Inhibitory effects of TD-198946 on hypertrophy and dedifferentiation
We next examined the effect of TD-198946 on hypertrophy and dedifferentiation of chondrocytes. In ATDC5 cells, TD-198946 enhanced chondrogenic differentiation (alcian blue, toluidine blue stainings and Col2a1 expression) without affecting hypertrophy (alizarin red staining, Col10a1, Alp and Mmp13 expressions) or dedifferentiation (Col1a1 expression) (figure 1D). Contrarily, insulin enhanced all three sets of markers. These effects were confirmed in an organ culture of metatarsal limbs derived from mouse embryos (figure 1E) where TD-198946 delayed the start of the hypertrophic zone. The hypertrophic zone was compressed with decreased mineralisation while the proliferative zone was expanded.
The effect of TD-198946 was then compared with other widely used agents for cartilage regeneration—namely, bone morphogenetic protein-2 (BMP2) and transforming growth factor-β1 (TGF-β1). Using dedifferentiated primary mouse chondrocytes (figure 1F), TD-198946 strongly induced chondrogenic redifferentiation (alcian blue staining and Col2a1 expression) throughout 14 days of culture without affecting hypertrophy or dedifferentiation (alizarin red staining, Col10a1 or Col1a1 expressions). By comparison, BMP2 showed temporal chondrogenic activity at 7 days and enhanced hypertrophy or dedifferentiation at 14 days, while TGF-β1 had no positive effect on chondrogenesis. Overall, TD-198946 is a stronger chondrogenic agent than BMP2 and TGF-β1 without causing hypertrophy and dedifferentiation. We further confirmed that TD-198946 is not involved in the activity of BMP,12 TGF-β13 or canonical Wnt signals (see online supplementary figure S3).14
Prevention and repair of induced OA by intra-articular injection of TD-198946
We next examined the effects of TD-198946 in a surgically-induced OA mouse model. Periodic injections of TD-198946 or saline were administered into the knee joints immediately (prevention model) or 4 weeks after surgery (repair model) for up to 8 weeks. Representative histological sections and OARSI histopathology grading revealed that TD-198946-treated joints showed fewer osteoarthritic changes than untreated joints (figure 2A,B). In addition, TD-198946 had no influence on the normal mouse knee joint (see online supplementary figure S4).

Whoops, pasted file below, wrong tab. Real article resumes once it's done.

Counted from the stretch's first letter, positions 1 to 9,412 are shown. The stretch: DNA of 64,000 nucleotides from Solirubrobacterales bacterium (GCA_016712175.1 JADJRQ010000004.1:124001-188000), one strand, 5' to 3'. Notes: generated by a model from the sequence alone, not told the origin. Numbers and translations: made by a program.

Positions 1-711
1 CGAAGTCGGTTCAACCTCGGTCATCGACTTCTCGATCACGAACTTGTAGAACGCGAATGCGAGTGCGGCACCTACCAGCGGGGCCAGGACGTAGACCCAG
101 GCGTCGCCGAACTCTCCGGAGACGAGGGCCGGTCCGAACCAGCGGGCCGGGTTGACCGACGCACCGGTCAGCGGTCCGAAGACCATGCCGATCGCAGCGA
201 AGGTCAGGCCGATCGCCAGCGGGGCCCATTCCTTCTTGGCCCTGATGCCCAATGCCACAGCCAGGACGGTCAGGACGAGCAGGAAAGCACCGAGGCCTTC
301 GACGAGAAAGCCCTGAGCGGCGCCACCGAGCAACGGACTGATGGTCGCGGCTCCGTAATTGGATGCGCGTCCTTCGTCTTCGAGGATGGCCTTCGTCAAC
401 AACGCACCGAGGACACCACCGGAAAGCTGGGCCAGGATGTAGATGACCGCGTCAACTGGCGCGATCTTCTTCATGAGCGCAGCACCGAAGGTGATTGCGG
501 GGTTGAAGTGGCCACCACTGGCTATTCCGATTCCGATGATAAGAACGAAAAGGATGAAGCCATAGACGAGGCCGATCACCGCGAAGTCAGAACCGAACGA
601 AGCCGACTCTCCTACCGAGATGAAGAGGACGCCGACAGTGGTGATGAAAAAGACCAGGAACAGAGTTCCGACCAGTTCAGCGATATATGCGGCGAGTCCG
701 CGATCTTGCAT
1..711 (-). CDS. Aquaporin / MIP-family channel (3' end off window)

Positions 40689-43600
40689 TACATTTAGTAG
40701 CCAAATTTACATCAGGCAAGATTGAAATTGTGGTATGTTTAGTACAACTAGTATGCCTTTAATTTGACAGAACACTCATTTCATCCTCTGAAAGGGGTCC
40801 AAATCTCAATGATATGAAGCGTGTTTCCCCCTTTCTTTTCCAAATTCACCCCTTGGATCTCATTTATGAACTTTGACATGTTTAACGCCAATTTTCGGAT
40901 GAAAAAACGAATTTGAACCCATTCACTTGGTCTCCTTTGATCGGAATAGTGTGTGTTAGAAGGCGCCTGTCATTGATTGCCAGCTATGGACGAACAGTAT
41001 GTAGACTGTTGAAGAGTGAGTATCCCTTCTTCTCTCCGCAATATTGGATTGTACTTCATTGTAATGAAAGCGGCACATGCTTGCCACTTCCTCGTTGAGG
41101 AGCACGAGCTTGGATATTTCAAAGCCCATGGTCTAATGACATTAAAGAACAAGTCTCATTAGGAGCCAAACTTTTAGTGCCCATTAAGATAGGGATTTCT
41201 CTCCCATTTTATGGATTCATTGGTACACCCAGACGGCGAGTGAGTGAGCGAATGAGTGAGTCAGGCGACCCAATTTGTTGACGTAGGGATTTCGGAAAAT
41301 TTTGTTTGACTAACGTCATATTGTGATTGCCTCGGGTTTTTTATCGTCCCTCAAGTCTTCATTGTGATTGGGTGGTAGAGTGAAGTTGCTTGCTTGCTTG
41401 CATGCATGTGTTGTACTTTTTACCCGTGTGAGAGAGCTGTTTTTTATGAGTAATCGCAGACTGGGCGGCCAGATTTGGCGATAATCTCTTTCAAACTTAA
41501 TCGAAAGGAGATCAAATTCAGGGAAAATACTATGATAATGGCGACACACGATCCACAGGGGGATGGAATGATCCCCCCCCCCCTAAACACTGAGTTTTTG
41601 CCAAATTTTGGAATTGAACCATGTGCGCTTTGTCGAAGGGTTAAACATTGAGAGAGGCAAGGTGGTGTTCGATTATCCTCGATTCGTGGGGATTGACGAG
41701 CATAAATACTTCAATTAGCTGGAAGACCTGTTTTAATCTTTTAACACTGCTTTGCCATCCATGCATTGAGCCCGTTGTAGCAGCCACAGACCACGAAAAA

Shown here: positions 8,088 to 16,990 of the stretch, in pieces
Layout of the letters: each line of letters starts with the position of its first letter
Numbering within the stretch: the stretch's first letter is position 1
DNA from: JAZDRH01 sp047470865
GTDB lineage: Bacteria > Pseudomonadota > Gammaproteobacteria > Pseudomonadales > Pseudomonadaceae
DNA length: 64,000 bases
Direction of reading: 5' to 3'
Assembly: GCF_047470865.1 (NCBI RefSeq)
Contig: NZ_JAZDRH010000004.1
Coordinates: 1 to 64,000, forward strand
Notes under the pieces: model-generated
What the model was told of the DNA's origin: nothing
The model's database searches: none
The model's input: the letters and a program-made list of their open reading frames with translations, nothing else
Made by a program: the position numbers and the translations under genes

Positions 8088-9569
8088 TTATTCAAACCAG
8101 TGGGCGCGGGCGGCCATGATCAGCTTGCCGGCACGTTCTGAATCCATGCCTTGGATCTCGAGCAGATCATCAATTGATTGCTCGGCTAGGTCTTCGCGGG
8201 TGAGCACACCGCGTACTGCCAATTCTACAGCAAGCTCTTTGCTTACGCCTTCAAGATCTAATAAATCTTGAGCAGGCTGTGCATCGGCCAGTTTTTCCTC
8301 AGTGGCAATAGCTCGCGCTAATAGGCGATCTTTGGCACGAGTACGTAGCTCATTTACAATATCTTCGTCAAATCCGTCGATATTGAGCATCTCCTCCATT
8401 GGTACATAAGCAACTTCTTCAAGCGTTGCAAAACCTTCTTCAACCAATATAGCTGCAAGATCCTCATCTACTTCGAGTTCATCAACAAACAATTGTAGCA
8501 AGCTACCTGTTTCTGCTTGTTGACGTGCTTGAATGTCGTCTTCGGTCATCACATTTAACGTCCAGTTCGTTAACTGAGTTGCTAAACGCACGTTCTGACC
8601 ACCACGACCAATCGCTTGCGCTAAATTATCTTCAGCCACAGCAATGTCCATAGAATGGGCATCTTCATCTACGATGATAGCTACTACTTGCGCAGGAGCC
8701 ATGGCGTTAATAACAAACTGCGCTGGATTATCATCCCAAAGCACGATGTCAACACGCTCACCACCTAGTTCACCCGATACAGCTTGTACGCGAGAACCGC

Identification of Runx1 as a molecular target of TD-198946
The chondrogenic effects of TD-198946 were next assessed using microarray by expression profiling on mRNA isolated from C3H10T1/2 cells treated with TD-198946 or vehicle (data sets S1 and S2 in online supplement). The profiling revealed 196 genes with more than 10-fold upregulation by TD-198946 (dataset S1; see online supplementary figure S5A). Using gene ontology (GO) analysis of a set of the 196 genes (dataset S2), the most over-represented term was ‘multicellular organismal development’ (GO:0007275; p=2.45×10−5) which was associated with 59 genes, suggesting that TD-198946 exerted development- or differentiation-related effects (see online supplementary figure S5B). Runx1 ranked as the top of six transcription-related genes associated with the GO term (see online supplementary figure S5C). Sox5 and Sox6 ranked as second and third, both of which have important roles as a co-factor of Sox9 during chondrogenesis.
Induction of chondrogenic differentiation by Runx1
Induction of Runx1 mRNA by TD-198946 was identified in C3H10T1/2 cells (figure 3A). Small interfering RNA (siRNA) of Runx1 confirmed the role of Runx1 in mediating the chondrogenic effects of TD-198946 with significant inhibition of TD-198946-induced Col2a1 in C3H10T1/2 cells (figure 3B). Furthermore, in primary chondrocytes derived from Runx1fl/fl mice,15 Cre-mediated deletion of Runx1 cancelled the TD-198946-stimulated expression of Col2a1, which could be restored by the adenoviral overexpression of Runx1 (figure 3C).